In early 1993, Timber Products selected a full-time project team of four: two from the factory, one from distribution and Aubrey at the helm. While IT personnel began to evaluate ERP systems, the project team started the cultural change work of educating staff on better ways to do business. Two factories, one in Sydney and one in Tumut -- plus a Queensland regional distribution centre -- were selected to pilot the culture change process. "We used our pilots to learn how to do things better," Aubrey says. "In each site, we educated staff, formed teams to address key issues, and worked our way from there." The project team decided the key to sharpening up Timber Products' distribution operations was the ability to forecast demand, maintain accurate stock records and have a clearly defined inventory policy. A main requirement in an ERP system was automatic replenishment functionality at the distribution centre and factory level, Aubrey says. The IT department reviewed 95 ERP packages, short-listed 10 and examined three in detail. It finally chose to trade in its old in-house applications and distributed ICL 25 systems, for QAD's MFG/PRO on a central Unix box. Meanwhile the project team was effecting cultural change within the company as the team demonstrated the business and productivity benefits of the ERP implementation to various divisions.
For example, a "sample" of the MFG/PRO package was made available to sales and distribution staff; they were encouraged to tinker with it and discover how it could enhance their operations. "By the time we were ready to roll out the MFG/PRO system, the order entry and the sales people were really keen for it because they could see how the product was going to make their life easier," Aubrey says. "Also, in the factory we set up little project teams, who worked away at changing the business processes in the factory." Teams from planning, financials, manufacturing and distribution departments looked at each MFG/PRO module to determine how Timber Products could re-engineer its business processes to fit the ERP system -- or if the ERP system needed changes to make it fit the business. The priority, according to Aubrey, was to make as few changes to the MFG/PRO system as possible.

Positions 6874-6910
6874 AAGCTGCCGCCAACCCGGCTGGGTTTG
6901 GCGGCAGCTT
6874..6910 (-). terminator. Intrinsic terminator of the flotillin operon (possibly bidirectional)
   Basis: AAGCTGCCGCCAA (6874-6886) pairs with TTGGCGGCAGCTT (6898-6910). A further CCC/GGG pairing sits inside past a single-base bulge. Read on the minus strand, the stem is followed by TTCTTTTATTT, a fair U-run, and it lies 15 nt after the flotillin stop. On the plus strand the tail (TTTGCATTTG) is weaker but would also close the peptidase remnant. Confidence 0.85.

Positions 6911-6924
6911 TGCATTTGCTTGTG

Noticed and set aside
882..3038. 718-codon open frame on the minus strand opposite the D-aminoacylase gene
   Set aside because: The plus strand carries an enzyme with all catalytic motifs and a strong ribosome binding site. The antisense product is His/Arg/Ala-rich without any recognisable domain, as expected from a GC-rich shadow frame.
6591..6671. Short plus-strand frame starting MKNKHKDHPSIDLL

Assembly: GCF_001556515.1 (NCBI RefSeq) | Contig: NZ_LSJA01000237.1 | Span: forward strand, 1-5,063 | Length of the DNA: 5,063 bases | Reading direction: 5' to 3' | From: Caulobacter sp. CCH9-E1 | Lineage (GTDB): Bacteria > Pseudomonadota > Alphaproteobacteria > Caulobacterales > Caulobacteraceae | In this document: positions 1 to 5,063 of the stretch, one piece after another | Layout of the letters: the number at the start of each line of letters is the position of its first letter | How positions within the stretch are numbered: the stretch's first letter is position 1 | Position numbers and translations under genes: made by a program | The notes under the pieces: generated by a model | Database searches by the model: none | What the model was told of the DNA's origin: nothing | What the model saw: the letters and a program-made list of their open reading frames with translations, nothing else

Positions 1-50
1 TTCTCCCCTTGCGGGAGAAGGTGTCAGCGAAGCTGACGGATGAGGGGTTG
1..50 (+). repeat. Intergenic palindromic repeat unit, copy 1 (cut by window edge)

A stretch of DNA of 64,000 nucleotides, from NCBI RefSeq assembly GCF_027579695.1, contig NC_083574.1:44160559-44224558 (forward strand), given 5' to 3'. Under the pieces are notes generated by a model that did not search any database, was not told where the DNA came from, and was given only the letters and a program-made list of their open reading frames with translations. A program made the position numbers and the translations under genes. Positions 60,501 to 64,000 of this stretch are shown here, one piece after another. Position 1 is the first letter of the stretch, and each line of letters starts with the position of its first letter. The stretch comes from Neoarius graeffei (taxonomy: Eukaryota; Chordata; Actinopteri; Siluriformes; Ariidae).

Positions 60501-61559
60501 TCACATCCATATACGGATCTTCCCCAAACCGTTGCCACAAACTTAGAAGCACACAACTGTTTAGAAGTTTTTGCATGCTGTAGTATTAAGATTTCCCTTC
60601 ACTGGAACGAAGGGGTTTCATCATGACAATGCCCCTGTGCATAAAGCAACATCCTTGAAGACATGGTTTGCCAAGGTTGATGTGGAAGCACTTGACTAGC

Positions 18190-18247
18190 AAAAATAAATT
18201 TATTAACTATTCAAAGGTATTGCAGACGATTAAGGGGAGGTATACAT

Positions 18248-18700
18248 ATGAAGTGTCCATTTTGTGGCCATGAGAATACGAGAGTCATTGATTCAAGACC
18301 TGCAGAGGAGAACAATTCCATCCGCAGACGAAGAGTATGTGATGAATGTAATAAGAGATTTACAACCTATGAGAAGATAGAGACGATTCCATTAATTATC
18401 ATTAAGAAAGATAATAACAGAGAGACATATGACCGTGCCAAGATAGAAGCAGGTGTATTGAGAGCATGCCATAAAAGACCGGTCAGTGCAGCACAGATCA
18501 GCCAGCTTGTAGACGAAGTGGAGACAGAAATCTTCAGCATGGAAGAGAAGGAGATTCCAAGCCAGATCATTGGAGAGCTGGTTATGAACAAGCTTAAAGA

Full Steam Ahead
Prior to roll-out, nine people from order entry and inventory roles in the distribution centres were trained as trainers. "They helped write the training manuals, and when we rolled out they were a key resource. They have gone back into the business and are one of the major forces in continuous improvement and positively driving the business to extract value out of the system," Aubrey says. Timber Products avoided a big bang roll-out due to limited resources.
Implementing state by state, Timber Products chose to start small by first rolling out in South Australia, according to Aubrey. "We trained people there for three weeks, learned what we could, then left a few people there to hand hold. We followed the same process in Western Australia, Queensland, Victoria and finally in NSW." During the progressive roll-out, the company had to run interfaces between the new systems and the old ICL system operating in some states, Aubrey says. During 1995, Timber Products was able to roll the ERP system out in just 11 months across all of its distribution centres and factories. It brought nine of its 15 major distribution sites to class A status by its April 1996 deadline.
Per the original plan, Timber Products measured cost benefits a year later. An independent audit of the project showed the company had exceeded the initial aim of $15 million cost savings, achieving benefits of $23.7 million for the 12-month period ending March 31, 1997. Timber Products has determined that for the 12-month period ending March 31, 1998, cost savings exceeded $35 million as a result of further opportunities flowing out of the project. On top of material gain, the ERP project also saw the company reap numerous intangible benefits, Aubrey says. Timber Products can now offer increased reliability, dependability, and speed of service, which over time inspires customer confidence, he says. "The result is that customers will stick with you over tough times," Aubrey says.
Owen Aubrey has walked the walk and he's talking the talk before and after the ERP implementation - Where previously CSR Timber Products had long and variable lead times for delivery, today most of its standard products are delivered the next day.
- Where previously only about 50 per cent of customers received products on the first promised delivery date, this number now exceeds 95 per cent.